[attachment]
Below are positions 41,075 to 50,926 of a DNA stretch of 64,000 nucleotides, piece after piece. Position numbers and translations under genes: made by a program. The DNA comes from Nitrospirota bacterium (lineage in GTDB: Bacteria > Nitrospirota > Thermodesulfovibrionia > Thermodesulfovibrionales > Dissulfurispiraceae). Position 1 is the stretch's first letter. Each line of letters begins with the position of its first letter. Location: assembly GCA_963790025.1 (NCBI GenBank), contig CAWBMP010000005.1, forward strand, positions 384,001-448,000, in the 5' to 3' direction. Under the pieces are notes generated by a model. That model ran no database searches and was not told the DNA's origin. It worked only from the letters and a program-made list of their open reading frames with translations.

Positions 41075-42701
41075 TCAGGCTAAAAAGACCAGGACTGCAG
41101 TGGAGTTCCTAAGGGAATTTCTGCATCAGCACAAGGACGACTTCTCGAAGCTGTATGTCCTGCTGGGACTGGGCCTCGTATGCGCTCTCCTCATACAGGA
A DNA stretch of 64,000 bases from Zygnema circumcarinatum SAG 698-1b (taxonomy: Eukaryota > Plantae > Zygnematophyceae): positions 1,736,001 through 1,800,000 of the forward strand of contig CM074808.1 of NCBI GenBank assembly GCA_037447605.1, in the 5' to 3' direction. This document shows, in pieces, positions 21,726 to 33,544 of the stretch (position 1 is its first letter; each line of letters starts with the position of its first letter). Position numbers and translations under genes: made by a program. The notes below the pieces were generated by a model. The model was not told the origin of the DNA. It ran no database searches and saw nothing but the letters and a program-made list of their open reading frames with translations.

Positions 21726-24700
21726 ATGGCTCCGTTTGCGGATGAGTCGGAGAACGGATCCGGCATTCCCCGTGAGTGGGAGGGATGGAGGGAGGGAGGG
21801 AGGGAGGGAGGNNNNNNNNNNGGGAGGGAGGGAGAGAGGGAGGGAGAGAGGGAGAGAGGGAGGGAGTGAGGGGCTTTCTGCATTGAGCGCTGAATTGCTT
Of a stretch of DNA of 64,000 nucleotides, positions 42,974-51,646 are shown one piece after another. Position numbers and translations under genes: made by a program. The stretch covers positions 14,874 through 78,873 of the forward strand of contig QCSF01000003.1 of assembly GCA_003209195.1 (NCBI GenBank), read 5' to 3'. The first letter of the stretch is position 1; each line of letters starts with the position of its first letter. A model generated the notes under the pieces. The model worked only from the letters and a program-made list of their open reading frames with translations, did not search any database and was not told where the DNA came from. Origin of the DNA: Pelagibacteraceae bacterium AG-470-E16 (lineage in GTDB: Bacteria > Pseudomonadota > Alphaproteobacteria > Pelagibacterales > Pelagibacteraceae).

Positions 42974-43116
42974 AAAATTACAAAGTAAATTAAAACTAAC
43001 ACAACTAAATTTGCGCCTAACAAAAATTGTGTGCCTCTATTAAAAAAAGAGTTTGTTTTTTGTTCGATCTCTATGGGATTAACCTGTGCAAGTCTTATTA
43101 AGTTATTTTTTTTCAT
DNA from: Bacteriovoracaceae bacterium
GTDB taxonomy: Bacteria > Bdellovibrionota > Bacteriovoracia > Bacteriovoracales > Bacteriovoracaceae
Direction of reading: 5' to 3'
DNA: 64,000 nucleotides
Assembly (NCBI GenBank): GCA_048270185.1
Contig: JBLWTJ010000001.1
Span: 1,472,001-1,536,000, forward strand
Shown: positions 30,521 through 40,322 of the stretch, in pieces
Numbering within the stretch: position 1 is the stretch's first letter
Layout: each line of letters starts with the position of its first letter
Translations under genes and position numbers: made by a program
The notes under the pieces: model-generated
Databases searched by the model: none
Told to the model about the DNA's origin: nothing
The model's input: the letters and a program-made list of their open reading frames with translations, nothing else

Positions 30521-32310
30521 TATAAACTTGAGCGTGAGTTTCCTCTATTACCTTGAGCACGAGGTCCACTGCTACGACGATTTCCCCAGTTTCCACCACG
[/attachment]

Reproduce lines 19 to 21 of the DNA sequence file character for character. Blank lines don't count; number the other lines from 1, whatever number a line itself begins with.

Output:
Contig: JBLWTJ010000001.1
Span: 1,472,001-1,536,000, forward strand
Shown: positions 30,521 through 40,322 of the stretch, in pieces